Monday, 11 July 2011

Custard Creams

I started a new job a month ago and I can say, without any fear of contradiction, that this office is the snackiest I have ever worked in. Everywhere I look, people spend their day scoffing biscuits, cakes and pastries in vast quantities. One man brings in two supermarket cakes every single day - and they all get eaten in time for the next delivery the following day. Honestly, it's a wonder these people can still manage to fit in the lift.


I've worked in snacky offices before. One of the best had a tradition called the "Jolly Trolley", where every week the company gave different teams £40 to spend on drinks and snacks for Friday afternoons. Some teams would choose a theme (American, with Krispy Kremes, Nachos and Beers; child's tea party, with cheese and pineapple on sticks, fairy cakes and jam sandwiches; summat a bit classy, with prosecco, charcuterie and good cheese), while others just went on a spending spree around Tesco grabbing anything faintly tempting. From 2pm onwards, everyone in the company gathered, snacked, boozed and otherwise whiled away the hours until home time. As an intern, it was pretty bloody great.

But in terms of everyday snackage, I think my current office takes the biscuit (ahem). I am trying really hard not to succumb - mostly because I am quite greedy enough in the evenings - but custard creams are my weak spot and I have to admit to snarfing a few in the long, dead hours of the afternoon. Sometimes, an apple just won't cut it.

I'd seen this recipe of Nigella's ages ago and my current work-time dalliance with shop-bought custard creams reminded me to try it out. Apparently, custard creams are officially the Nation's Favourite Biscuit, and I know that the ones you get in shops are fatally delicious. But home-made, I think they're even nicer. AND, because they aren't full of transfats or E numbers or whatever, they classify as "healthier" so you can eat more of them! I'm convinced by that argument. Don't tell me if I'm wrong.

Anyway, these are really delicious and although the recipe makes a lot, you can always find someone to take some off your hands. I also had a worrying amount of fun making the little dotted marks around the edge of my biscuits with a fork. I know that sounds pathetic, but it was weirdly satisfying, and I do feel a bit ashamed of admitting that. I am, however, NOT ashamed of the photo below showing the grease marks on the baking paper. Have you seen the Simpsons episode where Homer wants to become obese and his diet plan is to eat "anything that turns paper see-through"? What a good rule for life. Or, at least, for snacks.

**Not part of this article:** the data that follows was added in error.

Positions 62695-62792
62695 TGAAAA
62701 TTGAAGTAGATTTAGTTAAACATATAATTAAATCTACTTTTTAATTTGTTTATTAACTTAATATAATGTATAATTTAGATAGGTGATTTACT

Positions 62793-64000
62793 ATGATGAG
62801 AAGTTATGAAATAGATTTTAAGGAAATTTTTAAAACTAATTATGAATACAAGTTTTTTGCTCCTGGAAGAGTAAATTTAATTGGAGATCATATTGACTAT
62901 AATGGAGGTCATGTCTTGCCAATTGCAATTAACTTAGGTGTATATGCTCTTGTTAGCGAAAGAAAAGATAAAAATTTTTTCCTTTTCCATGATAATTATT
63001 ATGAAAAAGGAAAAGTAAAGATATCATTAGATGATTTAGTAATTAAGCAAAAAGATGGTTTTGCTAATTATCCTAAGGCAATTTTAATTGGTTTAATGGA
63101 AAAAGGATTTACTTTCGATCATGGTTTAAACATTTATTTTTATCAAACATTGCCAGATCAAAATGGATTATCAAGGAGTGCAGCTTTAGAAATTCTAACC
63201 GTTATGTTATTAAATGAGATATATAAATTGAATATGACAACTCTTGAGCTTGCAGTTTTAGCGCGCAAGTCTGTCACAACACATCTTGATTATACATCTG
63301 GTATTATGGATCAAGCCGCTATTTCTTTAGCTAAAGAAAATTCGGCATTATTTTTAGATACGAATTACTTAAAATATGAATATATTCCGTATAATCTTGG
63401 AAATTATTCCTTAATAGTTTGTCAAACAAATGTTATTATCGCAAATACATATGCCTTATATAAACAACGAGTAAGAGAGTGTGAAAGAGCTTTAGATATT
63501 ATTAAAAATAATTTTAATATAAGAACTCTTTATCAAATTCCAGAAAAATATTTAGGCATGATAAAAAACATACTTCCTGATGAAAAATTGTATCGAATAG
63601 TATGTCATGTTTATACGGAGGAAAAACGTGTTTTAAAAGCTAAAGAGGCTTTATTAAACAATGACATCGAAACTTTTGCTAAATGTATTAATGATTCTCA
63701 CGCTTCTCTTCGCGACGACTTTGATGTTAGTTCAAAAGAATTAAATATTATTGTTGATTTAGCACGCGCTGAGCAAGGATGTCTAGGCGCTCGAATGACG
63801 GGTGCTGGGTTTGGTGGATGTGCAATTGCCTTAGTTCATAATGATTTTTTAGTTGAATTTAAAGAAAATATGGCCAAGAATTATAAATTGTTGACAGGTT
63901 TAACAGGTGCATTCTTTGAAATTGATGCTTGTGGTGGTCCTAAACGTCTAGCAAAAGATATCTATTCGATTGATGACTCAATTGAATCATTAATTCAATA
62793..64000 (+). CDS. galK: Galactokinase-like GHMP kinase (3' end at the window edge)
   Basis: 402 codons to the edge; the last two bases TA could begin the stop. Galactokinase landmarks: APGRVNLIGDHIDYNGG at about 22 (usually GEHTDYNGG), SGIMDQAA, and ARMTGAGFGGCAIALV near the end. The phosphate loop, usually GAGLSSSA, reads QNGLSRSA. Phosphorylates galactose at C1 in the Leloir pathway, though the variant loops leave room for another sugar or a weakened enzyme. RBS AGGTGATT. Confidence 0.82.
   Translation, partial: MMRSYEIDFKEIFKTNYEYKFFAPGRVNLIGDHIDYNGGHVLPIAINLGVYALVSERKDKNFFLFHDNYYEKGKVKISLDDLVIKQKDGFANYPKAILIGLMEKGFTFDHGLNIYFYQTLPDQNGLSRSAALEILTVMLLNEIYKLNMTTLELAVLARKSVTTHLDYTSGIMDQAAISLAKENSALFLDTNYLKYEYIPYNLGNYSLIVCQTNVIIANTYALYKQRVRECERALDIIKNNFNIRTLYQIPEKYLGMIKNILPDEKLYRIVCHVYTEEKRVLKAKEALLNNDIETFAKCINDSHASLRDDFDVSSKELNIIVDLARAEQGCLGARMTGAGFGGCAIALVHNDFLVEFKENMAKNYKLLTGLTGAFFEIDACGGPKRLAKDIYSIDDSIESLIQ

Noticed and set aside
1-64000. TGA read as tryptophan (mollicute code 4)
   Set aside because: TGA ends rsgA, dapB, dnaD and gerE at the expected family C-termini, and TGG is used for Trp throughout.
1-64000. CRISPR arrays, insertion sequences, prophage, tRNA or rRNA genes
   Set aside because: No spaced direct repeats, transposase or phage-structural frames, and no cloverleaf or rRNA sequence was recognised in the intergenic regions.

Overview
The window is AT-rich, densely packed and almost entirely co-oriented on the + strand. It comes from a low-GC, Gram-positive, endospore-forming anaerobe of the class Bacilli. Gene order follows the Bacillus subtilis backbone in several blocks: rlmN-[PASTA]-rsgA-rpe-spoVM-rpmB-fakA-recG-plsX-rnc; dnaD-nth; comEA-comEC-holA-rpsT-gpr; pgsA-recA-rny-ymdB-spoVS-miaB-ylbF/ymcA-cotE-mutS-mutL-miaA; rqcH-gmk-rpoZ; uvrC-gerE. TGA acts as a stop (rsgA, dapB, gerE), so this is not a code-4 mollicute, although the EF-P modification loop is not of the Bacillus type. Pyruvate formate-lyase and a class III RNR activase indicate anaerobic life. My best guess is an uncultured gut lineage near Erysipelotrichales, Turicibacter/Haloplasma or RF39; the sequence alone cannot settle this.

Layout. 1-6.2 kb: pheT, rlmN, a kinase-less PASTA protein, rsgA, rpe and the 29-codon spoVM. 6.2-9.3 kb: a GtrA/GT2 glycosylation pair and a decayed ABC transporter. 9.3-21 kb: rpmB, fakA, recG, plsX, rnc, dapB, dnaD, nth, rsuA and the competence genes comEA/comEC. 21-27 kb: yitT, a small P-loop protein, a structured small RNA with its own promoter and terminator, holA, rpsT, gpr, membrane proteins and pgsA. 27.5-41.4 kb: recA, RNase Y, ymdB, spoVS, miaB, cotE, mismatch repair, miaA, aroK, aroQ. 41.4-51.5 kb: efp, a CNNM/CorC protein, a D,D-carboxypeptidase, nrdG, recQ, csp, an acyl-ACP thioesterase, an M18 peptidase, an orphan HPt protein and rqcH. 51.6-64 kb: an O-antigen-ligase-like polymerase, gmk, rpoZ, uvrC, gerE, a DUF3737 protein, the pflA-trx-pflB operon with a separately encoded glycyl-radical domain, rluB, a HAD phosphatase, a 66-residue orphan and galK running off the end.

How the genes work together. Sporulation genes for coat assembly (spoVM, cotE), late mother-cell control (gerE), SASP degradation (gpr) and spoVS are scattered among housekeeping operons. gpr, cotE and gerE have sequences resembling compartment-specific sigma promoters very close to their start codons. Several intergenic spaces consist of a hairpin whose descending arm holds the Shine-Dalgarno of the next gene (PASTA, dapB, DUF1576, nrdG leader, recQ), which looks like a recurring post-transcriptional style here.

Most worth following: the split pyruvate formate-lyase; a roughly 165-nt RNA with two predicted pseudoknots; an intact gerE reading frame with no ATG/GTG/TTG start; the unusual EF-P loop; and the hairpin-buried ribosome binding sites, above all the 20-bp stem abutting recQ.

Anyway, both vegetable shortening and custard powder (who knew that it was pink?) were freshly bought for this recipe, so I now have loads of both to use up. If anyone has any bright suggestions, please do let me know - otherwise, it might just have to be more Custard Creams. Is that the Jolly Trolley I hear jingling towards me? Yes, I know it's only Monday, but Monday needs jollity even more than Friday. Happy Monday!

Custard Creams
From Nigella's Feast
Makes quite a lot, depending on what size of cutter you use, but you're not exactly going to use half an egg so just make the full batch and give some away if you don't think you can eat them all. Or if you think you can easily eat them all but you are trying not to.

For the Biscuits
- 175g plain flour
- 3 tablespoons of Bird's custard powder
- 1 teaspoon of baking powder
- 50g unsalted butter
- 50g vegetable shortening
- 3 tablespoons of caster sugar
- 1 egg
- 1 tablespoon of milk, more or less

In a food processor (I used our teeny tiny one and it just about fitted), blitz together the flour, custard and baking powders, then add the butter and white vegetable stuff in cubes and whiz until it looks like crumble. Add the sugar, pulse again, then chuck in the egg and milk and process until it comes together in a ball. Wrap in cling film and rest it in the fridge for 20 minutes. In the meantime, preheat the oven to 180C and line a baking tray with parchment.

After 20 minutes (or however long - I got bored and cracked after 10 and it was fine), roll it out to about half a centimetre thick. It's quite a wet, sticky dough so you might need a fair bit of flour to stop yourself from going mad rolling it out. 

Cut into an even number of shapes using whichever fun cutters you have. I realized that most of mine are Christmassy, so just used a heart and a diamond, but anything would look nice here. Use a fork to make the little dotted lines around the edges then bake for around 13 minutes and cool on a rack.

For the icing
- 1 tablespoon of custard powder
- 100g icing sugar
- 50g butter
- 1 teaspoon of boiling water

Another very easy Nigella icing in the processor - whiz the icing sugar and custard powder together to get rid of any lumps, then add the butter and water and whiz until creamy and smooth. Use to squish together your biscuits and enjoy!

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